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ASCO's Role in the Future of Pathways

September 09, 2017

Perhaps more than any other specialty, clinical pathways have taken the oncology world by storm. Approximately 170 million covered lives in oncology are potentially impacted by clinical pathways, representing 57% of the patient population. The American Society of Clinical Oncology (ASCO) has taken notice, and has actively participated in the conversation surrounding clinical pathways.

The 2017 Clinical Pathways Congress (CPC) highlighted ASCO’s ongoing clinical pathway efforts in a wide-ranging presentation given by Robin T Zon, MD, FACP, FASCO, Journal of Clinical Pathways Editorial Advisory Board member and hematologist/oncologist with Michiana Hematology Oncology (South Bend, IN), and Robert Daly, MD, medical oncologist at Memorial Sloan Kettering Cancer Center (New York, NY). Dr Zon chairs ASCO’s Clinical Pathways Task Force, and Dr Daly was one of ASCO’s inaugural health policy fellows.

According to ASCO data, the percent of practices practicing in clinical pathways has precipitously risen in recent years, from 16% in 2014 to 58% in 2016. Dr Zon identified “the potential to protect patients” as a major reason for the increased uptake in pathway use. “Pathways can reduce variation in treatment and protect against over-, under-, or mistreatment,” she said.

ASCO’s interest in clinical pathways has largely centered around ensuring that oncologists can continue to provide the best possible care to their patients. Areas of concern within clinical pathways identified by ASCO include administrative burdens, a lack of transparency, and patient autonomy. “We want to be sure that doctors are caring for the patient, not the pathway,” said Dr Zon.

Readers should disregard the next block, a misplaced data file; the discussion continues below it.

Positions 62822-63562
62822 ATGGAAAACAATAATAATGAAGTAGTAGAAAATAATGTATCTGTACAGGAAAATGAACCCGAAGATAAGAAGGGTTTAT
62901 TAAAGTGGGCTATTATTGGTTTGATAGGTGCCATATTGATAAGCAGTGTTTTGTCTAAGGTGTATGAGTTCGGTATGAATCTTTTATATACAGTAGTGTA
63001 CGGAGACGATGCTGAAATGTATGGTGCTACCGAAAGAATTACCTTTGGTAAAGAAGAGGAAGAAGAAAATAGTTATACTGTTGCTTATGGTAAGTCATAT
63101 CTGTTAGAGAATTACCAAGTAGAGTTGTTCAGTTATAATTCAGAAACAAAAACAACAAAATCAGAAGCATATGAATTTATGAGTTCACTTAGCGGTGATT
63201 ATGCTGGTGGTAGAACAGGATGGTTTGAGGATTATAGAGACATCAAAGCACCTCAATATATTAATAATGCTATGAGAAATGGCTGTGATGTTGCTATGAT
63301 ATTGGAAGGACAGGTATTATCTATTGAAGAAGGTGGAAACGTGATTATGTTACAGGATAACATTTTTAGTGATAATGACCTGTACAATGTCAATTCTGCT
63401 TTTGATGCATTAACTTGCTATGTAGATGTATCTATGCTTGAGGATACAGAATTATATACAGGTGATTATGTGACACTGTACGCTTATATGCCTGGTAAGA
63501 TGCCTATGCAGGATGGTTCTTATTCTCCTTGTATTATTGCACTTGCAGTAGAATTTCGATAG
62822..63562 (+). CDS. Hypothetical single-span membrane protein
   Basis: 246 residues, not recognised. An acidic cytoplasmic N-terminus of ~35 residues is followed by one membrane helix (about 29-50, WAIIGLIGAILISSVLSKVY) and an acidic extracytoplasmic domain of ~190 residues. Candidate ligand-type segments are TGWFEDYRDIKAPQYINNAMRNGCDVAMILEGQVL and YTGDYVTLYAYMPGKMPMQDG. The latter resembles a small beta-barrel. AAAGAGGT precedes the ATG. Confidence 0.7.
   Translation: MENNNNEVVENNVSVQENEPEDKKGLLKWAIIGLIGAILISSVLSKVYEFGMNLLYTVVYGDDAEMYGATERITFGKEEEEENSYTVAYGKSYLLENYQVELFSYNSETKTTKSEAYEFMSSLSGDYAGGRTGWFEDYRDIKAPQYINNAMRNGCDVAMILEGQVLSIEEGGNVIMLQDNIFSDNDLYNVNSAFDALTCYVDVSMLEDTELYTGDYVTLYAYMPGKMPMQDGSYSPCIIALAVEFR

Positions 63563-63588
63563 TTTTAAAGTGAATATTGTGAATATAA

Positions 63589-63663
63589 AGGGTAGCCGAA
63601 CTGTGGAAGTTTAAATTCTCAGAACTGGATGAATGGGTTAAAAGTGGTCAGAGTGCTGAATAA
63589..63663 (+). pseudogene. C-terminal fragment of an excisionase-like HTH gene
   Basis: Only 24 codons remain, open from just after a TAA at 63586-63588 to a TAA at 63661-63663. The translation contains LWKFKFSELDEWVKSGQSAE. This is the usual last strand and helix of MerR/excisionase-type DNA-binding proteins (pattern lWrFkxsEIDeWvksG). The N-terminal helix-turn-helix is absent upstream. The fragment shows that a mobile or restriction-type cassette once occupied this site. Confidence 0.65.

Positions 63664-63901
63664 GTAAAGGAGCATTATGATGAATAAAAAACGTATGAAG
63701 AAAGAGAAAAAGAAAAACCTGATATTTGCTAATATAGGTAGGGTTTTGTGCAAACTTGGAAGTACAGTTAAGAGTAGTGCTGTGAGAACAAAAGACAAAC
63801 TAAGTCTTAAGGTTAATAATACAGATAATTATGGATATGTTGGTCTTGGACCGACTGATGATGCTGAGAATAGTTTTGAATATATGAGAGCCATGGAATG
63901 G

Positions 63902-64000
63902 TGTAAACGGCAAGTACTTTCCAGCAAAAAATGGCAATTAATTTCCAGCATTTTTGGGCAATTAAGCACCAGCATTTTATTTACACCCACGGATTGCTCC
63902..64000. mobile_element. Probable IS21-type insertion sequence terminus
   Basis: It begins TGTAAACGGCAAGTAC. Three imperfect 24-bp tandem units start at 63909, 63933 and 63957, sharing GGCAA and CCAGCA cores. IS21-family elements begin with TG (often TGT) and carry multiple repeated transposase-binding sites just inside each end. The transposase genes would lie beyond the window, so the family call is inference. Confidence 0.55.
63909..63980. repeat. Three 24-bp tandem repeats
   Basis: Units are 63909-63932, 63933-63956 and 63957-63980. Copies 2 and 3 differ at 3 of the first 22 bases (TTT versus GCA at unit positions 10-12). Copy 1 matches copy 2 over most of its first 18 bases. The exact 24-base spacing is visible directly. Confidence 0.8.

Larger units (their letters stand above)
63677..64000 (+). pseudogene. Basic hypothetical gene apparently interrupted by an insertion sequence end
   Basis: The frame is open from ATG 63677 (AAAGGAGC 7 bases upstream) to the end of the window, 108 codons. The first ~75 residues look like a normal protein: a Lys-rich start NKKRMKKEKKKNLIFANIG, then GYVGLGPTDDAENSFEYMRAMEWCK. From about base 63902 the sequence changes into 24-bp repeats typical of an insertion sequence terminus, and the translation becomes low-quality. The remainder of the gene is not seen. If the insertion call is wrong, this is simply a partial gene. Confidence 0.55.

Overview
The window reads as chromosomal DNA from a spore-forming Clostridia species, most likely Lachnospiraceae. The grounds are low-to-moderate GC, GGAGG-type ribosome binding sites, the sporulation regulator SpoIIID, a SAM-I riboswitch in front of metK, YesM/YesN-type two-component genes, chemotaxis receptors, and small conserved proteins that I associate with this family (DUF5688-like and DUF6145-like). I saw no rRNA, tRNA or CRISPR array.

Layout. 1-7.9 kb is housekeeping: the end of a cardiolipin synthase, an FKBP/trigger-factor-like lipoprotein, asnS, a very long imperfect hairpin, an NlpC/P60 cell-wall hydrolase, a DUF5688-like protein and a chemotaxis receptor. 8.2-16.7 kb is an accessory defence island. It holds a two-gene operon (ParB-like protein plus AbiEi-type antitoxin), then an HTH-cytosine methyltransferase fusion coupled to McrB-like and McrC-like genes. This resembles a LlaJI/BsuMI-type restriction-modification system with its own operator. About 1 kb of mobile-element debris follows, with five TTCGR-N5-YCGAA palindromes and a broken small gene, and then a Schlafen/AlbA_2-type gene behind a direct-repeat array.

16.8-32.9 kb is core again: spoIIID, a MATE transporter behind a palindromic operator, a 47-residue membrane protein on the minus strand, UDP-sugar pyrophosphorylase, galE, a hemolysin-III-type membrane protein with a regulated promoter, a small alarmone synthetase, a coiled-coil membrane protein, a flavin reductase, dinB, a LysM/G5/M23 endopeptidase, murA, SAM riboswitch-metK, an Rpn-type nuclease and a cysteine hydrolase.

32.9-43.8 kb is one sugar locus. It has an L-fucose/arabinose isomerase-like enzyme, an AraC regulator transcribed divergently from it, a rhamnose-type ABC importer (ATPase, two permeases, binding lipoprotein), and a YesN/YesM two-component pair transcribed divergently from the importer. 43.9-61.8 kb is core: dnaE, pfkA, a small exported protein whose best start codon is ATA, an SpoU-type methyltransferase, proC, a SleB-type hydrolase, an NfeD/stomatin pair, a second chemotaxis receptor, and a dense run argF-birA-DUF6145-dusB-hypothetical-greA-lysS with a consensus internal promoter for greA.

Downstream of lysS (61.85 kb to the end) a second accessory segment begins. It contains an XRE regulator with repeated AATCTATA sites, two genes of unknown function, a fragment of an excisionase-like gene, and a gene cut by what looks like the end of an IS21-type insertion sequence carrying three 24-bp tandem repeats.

To this end, ASCO published nine recommendations to improve the development and use of clinical pathways in 2016. These criteria for high-quality pathways center on expert-driven pathway development, clear and achievable goals and outcomes, and outcomes-driven results.

However, questions remain about the ideal development of pathway programs, and many have identified potential issues that must be addressed. In his portion of the talk, Dr Daly focused on research into conflicts of interest among pathway developers at three major firms. He found that between 69% and 92% of voting members at United States pathway vendors received an industry general payment in 2015. These payments may negatively affect perceptions of clinical pathways, Dr Daly said.

The future of clinical pathways are necessary to ASCO’s mission of fostering the highest level of oncology care around the world, according to Dr Zon. “We are in a field that uses very expensive diagnostics and very expensive drugs,” she said. “We need to promote education, information, and transparency as we move forward.”

One future area of interest for ASCO is a California state legislation bill called The Oncology Clinical Pathways Act of 2017, which would “prohibit a plan or health insurer from, among other things, developing or implementing a clinical pathway that discourages clinical pathways or interferes with the independent clinical judgment of a provider.”

ASCO supports this legislation. In an official statement, Daniel F Hayes, MD, the organization’s then-president, called the bill “a critical first step towards ensuring that the process for developing oncology clinical pathways is consistent and transparent.” The bill is currently being held in the state appropriations committee, with no further legislative action expected in 2017.—Cameron Kelsall

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